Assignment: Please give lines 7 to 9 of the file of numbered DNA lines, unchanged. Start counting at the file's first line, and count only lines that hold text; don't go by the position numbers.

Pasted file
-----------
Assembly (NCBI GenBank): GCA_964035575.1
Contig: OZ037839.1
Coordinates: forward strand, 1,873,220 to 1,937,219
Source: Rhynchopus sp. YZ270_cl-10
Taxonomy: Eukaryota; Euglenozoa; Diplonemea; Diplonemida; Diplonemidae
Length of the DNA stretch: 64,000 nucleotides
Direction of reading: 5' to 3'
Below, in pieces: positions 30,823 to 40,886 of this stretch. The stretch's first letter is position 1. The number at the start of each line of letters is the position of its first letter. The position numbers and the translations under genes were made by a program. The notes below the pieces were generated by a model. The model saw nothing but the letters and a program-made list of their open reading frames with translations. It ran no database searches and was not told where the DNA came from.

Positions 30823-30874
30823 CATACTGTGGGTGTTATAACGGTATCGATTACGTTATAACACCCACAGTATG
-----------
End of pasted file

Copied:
Direction of reading: 5' to 3'
Below, in pieces: positions 30,823 to 40,886 of this stretch. The stretch's first letter is position 1. The number at the start of each line of letters is the position of its first letter. The position numbers and the translations under genes were made by a program. The notes below the pieces were generated by a model. The model saw nothing but the letters and a program-made list of their open reading frames with translations. It ran no database searches and was not told where the DNA came from.

Positions 30823-30874